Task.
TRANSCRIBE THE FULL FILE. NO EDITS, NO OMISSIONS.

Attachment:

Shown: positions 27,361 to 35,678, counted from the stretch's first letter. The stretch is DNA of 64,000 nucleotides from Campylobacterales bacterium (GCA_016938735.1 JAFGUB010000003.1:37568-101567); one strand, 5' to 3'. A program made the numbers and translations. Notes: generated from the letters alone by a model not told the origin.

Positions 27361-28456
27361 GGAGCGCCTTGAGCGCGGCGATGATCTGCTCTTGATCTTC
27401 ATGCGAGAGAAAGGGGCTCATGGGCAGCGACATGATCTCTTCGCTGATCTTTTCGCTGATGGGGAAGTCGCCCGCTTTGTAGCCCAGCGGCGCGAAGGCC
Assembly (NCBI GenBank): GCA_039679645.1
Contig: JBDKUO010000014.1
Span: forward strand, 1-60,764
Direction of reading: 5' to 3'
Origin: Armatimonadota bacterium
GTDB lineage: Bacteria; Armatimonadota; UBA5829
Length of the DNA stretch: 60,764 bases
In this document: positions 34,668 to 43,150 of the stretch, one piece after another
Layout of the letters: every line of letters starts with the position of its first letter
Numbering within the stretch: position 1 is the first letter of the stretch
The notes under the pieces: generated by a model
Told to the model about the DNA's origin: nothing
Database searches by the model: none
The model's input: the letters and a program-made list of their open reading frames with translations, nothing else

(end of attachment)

Shown: positions 27,361 to 35,678, counted from the stretch's first letter. The stretch is DNA of 64,000 nucleotides from Campylobacterales bacterium (GCA_016938735.1 JAFGUB010000003.1:37568-101567); one strand, 5' to 3'. A program made the numbers and translations. Notes: generated from the letters alone by a model not told the origin.

Positions 27361-28456
27361 GGAGCGCCTTGAGCGCGGCGATGATCTGCTCTTGATCTTC
27401 ATGCGAGAGAAAGGGGCTCATGGGCAGCGACATGATCTCTTCGCTGATCTTTTCGCTGATGGGGAAGTCGCCCGCTTTGTAGCCCAGCGGCGCGAAGGCC
Assembly (NCBI GenBank): GCA_039679645.1
Contig: JBDKUO010000014.1
Span: forward strand, 1-60,764
Direction of reading: 5' to 3'
Origin: Armatimonadota bacterium
GTDB lineage: Bacteria; Armatimonadota; UBA5829
Length of the DNA stretch: 60,764 bases
In this document: positions 34,668 to 43,150 of the stretch, one piece after another
Layout of the letters: every line of letters starts with the position of its first letter
Numbering within the stretch: position 1 is the first letter of the stretch
The notes under the pieces: generated by a model
Told to the model about the DNA's origin: nothing
Database searches by the model: none
The model's input: the letters and a program-made list of their open reading frames with translations, nothing else